I read recently about something called “earthing.” Proponents of earthing (which consists of standing barefoot in the grass or on bare earth) claim it benefits everything from the immune system to heart health. The optimal practice is to get your feet in contact with terra firma for forty minutes a day.
I also came across a study in a wonderful book, “Last Child in the Woods,” that claimed for every hour an ADHD kid spends outside, their ritalin prescription can be reduced by 5 mg.
Hmm. I betcha it took a Ph.D. or three to conclude what every kid under the age of eight ought to know: Messing around in the great outdoors is good for us, and if we can do it in bare feet without getting stung by something obnoxious or otherwise injured, then so much the better. From an evolutionary standpoint, the conclusion makes sense: For the first three million years of homo sapiens’ tour on earth, those of us who thrived in the out of doors were the ones most likely to survive to reproduce.
It’s interesting to me that in my third book, “The Virtuoso,” (Sourcebooks, November 2011) a significant part of the action takes place out in the country. Lord Valentine Windham is a piano virtuoso who is suffering an odd malady of the left hand. I suspect it’s a variant of carpal tunnel, but then too, it might be an affliction of some arcane manly humor that comes into play when a fellow is recruited to be the hero in a romance novel.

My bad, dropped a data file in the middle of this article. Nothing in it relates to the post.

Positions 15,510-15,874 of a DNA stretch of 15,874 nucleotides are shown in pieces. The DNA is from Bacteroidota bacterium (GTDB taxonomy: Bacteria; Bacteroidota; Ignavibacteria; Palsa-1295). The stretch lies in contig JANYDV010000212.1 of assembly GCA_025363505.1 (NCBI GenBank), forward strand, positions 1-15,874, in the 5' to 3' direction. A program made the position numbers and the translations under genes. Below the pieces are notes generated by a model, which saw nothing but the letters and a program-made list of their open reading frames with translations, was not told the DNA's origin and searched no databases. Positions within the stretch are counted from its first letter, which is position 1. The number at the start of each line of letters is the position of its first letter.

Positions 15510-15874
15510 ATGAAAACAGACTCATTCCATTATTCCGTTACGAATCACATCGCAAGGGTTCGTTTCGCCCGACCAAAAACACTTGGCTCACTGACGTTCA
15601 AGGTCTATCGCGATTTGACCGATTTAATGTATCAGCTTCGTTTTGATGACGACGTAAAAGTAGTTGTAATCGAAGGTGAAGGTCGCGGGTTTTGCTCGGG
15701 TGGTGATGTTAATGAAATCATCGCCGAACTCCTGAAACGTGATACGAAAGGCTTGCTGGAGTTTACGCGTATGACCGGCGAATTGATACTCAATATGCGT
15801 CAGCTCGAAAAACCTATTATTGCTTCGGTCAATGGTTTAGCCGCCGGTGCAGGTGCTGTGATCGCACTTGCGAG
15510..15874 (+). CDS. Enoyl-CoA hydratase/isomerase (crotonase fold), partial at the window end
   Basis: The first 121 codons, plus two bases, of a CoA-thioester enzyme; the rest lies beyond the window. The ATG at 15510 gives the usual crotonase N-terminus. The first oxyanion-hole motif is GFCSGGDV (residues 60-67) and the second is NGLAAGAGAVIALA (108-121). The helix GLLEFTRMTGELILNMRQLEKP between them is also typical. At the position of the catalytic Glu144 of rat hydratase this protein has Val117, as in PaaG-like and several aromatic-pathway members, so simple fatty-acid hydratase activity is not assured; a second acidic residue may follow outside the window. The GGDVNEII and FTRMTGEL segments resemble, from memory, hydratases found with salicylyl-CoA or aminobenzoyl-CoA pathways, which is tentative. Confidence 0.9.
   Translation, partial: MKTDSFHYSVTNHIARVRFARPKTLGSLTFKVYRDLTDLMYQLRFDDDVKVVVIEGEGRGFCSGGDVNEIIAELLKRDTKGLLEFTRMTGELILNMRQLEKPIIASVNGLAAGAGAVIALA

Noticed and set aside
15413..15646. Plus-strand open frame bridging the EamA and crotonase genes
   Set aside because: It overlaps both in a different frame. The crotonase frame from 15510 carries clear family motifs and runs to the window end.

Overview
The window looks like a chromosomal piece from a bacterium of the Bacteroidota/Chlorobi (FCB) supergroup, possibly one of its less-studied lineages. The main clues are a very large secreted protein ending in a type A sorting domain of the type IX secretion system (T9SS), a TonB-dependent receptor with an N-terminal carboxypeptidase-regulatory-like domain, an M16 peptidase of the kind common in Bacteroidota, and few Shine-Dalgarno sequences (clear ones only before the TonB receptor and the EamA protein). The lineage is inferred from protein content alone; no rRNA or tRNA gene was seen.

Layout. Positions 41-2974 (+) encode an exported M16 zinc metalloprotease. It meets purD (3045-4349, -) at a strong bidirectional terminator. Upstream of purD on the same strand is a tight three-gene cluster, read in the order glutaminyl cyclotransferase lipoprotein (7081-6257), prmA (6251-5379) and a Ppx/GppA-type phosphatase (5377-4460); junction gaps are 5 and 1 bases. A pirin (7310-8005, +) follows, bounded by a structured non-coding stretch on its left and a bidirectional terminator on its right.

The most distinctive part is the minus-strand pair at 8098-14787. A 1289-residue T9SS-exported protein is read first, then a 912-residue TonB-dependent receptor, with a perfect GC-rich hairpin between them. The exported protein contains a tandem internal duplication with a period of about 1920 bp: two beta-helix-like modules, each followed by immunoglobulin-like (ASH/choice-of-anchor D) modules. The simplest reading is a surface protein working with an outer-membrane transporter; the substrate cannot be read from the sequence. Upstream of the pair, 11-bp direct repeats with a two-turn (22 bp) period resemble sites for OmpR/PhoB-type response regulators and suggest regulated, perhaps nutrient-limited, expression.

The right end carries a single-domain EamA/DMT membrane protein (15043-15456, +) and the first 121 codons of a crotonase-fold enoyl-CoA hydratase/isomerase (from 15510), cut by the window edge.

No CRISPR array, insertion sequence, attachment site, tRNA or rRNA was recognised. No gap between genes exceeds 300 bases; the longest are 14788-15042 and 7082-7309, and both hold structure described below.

Lord Val believes his music to be his defining accomplishment. He’s played his way through family trauma, loss, joy, and all manner of upheaval. He’s forbidden to play at the start of the book, but this leaves the door open for him to once again learn how to play as he did when he was boy growing up with four brothers.
He builds a fort with his friends, though it’s in truth a stately old manor house that he restores.
He camps with his buddies for much of the summer and cooks over an open fire.
He does a lot of his bathing in the farm pond beyond the woods (skinny dips, if you want to get technical).
He kisses a pretty lady in those woods, and falls in love with the pretty lady in her flower garden.
Not surprisingly, what Val and Ellen get about each other is that each requires a life that allows for a great deal of creative self-expression. For Ellen, the flower gardens serve that purpose, for Valentine, it’s his music.
He learns to love again, despite not having his piano handy to say the hard things for him. She learns to trust again, despite her conviction that she has to manage her troubles without endangering anybody else.
I have to wonder now in retrospect how much of their healing took place because they were around each other, and how much because they were in daily, happy contact with the good earth and the great outdoors. Think I’ll go stand out in the grass and ponder this question.
What about you? Spring is coming: Do you thrive on regular doses of nature, or are you one of those who manages quite nicely without poking your nose outside unnecessarily?